In issuing rules under this provision, the SEC is permitted to exempt an issuer or class of issuers from either the say on pay or golden parachute shareholder vote requirements. When drafting these rules, the SEC has been directed to consider whether the requirements are disproportionately burdensome to small issuers.

Compensation Committee Rules
The Act directs the SEC to issue rules requiring the national securities exchanges to de-list any issuer that fails to comply with the compensation committee rules described below. The SEC must adopt these rules by July 15, 2011, and the SEC rules may permit the national securities exchanges and associations to exempt a category of issuers from these requirements.

Independence of Compensation Committee Members
The SEC rules will require that all members of an issuer's compensation committee be independent members of the board of directors. The rules will require that an issuer consider various factors in determining the independence of a member of the compensation committee, including: (1) whether the member was compensated by the company, including compensation for any consulting, advisory, or other compensatory fees, and (2) whether the member is affiliated with the issuer, subsidiary, or an affiliate of a subsidiary of the issuer. The SEC rules may exempt a particular relationship from the independence considerations.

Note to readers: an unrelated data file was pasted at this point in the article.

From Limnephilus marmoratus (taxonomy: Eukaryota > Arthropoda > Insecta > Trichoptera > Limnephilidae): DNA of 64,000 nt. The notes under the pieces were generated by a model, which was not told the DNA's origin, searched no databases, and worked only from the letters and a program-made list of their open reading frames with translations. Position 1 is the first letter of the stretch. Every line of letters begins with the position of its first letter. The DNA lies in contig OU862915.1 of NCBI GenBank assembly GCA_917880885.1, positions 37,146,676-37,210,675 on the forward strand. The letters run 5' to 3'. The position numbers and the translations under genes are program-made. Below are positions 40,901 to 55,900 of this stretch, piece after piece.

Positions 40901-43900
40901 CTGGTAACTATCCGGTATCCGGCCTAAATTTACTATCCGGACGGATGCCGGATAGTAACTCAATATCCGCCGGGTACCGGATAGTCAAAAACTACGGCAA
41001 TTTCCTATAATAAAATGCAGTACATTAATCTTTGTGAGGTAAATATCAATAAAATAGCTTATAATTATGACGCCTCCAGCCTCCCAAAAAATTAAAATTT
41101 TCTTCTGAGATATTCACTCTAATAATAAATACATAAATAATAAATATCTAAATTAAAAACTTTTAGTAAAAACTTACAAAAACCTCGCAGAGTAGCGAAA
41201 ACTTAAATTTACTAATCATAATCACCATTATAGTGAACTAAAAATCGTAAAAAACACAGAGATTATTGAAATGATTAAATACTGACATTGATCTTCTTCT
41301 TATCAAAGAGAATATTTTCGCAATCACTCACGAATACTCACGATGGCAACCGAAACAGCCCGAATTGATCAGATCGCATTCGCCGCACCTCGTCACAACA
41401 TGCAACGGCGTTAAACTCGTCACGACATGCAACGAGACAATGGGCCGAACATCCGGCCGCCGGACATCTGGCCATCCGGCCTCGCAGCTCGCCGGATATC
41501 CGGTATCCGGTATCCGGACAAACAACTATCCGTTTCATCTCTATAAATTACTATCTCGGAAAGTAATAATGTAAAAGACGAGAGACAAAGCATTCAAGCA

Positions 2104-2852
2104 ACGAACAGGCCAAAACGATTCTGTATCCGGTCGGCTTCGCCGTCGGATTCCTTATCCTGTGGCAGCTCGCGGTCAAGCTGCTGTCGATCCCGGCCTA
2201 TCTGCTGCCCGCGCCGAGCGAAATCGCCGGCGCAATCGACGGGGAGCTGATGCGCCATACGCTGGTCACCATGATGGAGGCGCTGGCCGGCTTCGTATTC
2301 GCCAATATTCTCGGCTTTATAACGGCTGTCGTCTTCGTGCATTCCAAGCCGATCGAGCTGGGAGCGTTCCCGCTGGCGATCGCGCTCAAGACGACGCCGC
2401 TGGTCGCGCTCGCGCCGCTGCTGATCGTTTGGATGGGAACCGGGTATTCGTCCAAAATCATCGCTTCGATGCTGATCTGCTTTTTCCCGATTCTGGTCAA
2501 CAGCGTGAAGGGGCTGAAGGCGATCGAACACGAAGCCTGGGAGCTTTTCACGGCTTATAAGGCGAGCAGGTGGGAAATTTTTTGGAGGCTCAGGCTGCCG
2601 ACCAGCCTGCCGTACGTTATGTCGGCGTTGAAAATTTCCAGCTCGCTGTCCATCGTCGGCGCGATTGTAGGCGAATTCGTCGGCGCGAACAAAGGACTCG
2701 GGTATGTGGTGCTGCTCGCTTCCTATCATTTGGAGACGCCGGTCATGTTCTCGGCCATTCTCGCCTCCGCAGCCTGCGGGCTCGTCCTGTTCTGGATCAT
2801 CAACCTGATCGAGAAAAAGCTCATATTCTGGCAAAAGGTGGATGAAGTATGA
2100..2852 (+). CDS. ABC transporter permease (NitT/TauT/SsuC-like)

Compensation Committee Authority to Retain Compensation Consultants and Other Advisers
Under the Act, the compensation committee has the authority to engage, compensate, and oversee compensation consultants, legal counsel, and other advisers and will be directly responsible for the appointment, compensation and oversight of such advisers. However, the committee is not required to act consistently with the advice or recommendations of the adviser. If the compensation committee employs a compensation consultant, the company must disclose in its proxy statement that it retained a compensation consultant and whether the compensation consultant raised any conflict of interest. If the work of the consultant raised a conflict of interest, the company must also disclose the nature of the conflict and how the conflict is being addressed.

Companies are required under the Act to provide appropriate funding, as determined by the compensation committee, for reasonable compensation to compensation consultants, legal counsel, and other advisers engaged by the compensation committee.

Independence of Compensation Consultants, Legal Counsel, and Other Advisers